Afterwards, he confided that he didn’t think his voice was very good. Alhamdulillah, I told him that many people have told me they think that way about their voices … and I reminded him (as I have reminded others) that Allah SWT designed us to need the Qur’an so I really believe He made all of our voices beautiful for reciting it. We agreed to resume reciting the Qur’an together at bedtime/evening time and he left with a smile, masha’Allah.
Masha’Allah, at the end of the day, quietly, he did recite with me alhamdulillah! 🙂 (Also, at our evening meal, the children enjoyed the hilarity of demonstrating pitch to their father.)
I like to think that today we loosened a ‘can’t-do’ blockage that my quietest child had stored in his throat. By playing with His voice to express the remembrance of Allah SWT’s Peace, he was able to dislodge his inadequate impression/opinion of his voice to some extent. He was able to reconnect with the marvellous, amply adequate way Allah SWT made him and his voice. He heard himself freely using his voice in what we all agreed was a fun and beautiful-sounding singing session. He enjoyed expressing the religion he loves. And he remembered his thirst to recite al-Qur’an.
My (current) most confident child found he did not change his volume in order to be able to listen to the group sound. He was the loudest throughout. He did not take up my invitation to recite a surah at the end of the session, but we talked about when during the day he would like to recite. Perhaps he chose the morning so that he would not disturb his tired siblings (or they would not disturb his Qur’an time). I don’ know. But alhamdulillah he chose the morning and sure enough this morning he recited with me.
For the first time, I feel like I am truly on the long road to Hajj insha’Allah.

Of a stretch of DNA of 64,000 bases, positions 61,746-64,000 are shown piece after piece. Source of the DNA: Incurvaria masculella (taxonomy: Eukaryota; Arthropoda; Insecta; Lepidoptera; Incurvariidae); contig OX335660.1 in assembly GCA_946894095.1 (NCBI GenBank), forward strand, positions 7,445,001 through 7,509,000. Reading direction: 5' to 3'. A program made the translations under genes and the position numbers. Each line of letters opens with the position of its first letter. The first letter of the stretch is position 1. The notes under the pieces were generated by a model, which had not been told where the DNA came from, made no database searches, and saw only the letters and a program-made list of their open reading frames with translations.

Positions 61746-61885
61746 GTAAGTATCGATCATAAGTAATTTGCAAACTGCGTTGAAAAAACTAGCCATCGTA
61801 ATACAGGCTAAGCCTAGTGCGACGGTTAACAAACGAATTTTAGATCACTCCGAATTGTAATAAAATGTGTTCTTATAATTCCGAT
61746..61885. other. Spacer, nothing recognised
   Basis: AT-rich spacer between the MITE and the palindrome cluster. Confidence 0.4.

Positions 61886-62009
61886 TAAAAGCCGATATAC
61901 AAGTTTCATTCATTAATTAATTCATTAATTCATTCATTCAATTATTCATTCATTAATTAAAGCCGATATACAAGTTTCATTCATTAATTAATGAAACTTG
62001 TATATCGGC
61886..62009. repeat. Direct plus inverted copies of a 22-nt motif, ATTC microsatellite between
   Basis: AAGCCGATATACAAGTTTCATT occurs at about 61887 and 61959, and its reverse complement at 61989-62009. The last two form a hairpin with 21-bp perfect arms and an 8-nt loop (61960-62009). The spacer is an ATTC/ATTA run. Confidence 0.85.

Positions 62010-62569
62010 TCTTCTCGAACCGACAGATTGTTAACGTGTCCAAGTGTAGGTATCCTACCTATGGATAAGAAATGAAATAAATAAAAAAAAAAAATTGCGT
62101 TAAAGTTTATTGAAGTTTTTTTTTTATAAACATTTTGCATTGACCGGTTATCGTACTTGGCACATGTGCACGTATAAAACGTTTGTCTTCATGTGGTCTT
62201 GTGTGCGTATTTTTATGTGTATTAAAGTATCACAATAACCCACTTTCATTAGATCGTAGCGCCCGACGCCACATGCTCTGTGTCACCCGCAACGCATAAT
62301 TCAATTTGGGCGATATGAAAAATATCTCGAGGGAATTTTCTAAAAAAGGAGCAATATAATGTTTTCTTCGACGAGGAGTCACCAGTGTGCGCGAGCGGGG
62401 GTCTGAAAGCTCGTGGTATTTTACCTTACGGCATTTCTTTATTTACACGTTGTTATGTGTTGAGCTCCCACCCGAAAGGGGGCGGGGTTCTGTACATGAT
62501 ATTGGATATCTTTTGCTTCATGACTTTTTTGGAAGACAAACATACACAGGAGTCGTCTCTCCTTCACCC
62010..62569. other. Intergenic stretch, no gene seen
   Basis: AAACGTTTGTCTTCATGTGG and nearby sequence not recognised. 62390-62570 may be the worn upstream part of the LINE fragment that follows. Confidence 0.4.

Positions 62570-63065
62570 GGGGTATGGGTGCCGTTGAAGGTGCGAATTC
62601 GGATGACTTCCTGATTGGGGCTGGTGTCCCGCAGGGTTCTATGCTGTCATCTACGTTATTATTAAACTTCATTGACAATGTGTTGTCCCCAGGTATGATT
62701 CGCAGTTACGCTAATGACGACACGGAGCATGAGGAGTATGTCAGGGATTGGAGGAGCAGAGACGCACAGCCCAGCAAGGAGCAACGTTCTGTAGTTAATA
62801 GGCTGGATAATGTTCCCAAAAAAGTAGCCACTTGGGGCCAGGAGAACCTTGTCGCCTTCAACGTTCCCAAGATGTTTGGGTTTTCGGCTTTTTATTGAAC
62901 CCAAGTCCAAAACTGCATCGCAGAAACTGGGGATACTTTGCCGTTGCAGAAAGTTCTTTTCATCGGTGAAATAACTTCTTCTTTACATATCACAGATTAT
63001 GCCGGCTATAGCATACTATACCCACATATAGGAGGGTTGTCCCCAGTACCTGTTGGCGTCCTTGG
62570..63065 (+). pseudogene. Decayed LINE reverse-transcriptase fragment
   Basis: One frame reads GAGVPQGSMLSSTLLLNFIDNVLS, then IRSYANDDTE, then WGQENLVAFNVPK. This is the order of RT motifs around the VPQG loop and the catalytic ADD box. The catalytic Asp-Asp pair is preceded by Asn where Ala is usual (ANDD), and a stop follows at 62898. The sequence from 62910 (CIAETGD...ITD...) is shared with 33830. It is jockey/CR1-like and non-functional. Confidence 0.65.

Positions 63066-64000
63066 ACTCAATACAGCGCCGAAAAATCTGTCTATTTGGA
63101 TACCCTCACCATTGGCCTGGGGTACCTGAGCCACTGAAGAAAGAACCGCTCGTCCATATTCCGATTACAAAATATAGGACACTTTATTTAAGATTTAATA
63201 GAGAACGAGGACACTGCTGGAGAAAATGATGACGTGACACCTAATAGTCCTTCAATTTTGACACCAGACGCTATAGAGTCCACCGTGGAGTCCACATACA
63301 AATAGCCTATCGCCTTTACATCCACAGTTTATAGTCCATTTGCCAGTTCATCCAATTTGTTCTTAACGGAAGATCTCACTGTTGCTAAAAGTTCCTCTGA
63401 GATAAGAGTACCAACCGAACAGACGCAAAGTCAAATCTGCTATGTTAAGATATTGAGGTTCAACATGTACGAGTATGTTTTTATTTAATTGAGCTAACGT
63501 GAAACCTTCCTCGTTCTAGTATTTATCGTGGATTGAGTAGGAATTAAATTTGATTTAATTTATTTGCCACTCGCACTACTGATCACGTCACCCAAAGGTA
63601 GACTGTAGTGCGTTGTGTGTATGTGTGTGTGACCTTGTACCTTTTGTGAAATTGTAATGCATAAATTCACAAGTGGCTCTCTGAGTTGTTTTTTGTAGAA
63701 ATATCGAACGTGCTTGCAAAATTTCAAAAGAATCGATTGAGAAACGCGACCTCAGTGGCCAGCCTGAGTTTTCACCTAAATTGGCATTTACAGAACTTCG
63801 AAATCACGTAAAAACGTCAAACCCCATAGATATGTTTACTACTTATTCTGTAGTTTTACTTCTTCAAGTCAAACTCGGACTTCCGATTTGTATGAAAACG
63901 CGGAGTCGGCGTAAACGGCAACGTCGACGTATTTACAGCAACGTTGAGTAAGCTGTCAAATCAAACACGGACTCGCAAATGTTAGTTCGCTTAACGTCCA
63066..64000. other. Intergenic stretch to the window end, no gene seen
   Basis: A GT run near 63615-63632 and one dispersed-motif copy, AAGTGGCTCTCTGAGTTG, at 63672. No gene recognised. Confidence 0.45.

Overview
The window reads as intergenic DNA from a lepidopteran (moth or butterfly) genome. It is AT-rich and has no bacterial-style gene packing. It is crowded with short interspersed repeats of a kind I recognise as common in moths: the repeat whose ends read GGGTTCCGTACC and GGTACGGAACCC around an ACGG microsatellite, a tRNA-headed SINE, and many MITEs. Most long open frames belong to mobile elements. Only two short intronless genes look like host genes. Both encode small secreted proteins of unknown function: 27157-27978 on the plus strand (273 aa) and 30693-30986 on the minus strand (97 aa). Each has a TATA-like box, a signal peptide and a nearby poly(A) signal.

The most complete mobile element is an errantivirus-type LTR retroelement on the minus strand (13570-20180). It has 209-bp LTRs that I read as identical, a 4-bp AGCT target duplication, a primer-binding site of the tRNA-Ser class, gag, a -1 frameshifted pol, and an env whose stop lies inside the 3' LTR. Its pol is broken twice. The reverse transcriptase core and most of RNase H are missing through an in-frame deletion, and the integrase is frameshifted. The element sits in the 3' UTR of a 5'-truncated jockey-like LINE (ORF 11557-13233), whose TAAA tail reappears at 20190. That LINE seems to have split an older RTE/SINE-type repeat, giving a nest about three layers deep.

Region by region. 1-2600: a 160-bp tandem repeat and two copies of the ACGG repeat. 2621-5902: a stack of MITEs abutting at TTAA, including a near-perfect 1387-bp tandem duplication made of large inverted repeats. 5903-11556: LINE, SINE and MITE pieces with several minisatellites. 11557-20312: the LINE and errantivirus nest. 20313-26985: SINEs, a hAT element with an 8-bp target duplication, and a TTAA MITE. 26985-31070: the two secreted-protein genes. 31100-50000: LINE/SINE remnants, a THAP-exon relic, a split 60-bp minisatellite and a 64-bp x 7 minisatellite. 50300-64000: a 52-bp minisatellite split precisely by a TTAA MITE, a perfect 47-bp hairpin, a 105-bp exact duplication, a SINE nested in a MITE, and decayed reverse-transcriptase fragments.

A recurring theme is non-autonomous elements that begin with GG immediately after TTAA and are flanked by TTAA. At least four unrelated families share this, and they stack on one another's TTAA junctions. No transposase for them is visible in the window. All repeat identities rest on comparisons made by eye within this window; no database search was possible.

I had wanted to help my children to build their singing-confidence and thereby recitation-confidence. What I actually think I have achieved is to communicate to them an important message: that Allah SWT’s awesome power can bring us more deeply into worshipping Him when we make even small efforts to do so.
Of course, Allah SWT knows best how and why He blessed my family with these small changes. I simply know that my children are as interested to learn more about Hajj as they were last year. My temporarily reluctant child is keen to recite al-Qur’an again. (!) And so is my confident child. (!) And I am excited (!!!) for them, for you, and for me to harmonise with the differing, contrasting personalities and unifying Allah-consciousnesses within the Ummah in the worship and remembrance of Allah SWT using the words of al-Qur’an that He gifted to us.
We all have beautiful voices … made for reciting al-Qur’an … whether or not we are blessed with directly experiencing the harmonies of Hajj.
If you want to share any tips with me regarding pre-recitation and early recitation of al-Qur’an with children, please comment, email me at firstname.lastname@example.org, or tweet me @elizabethlymer.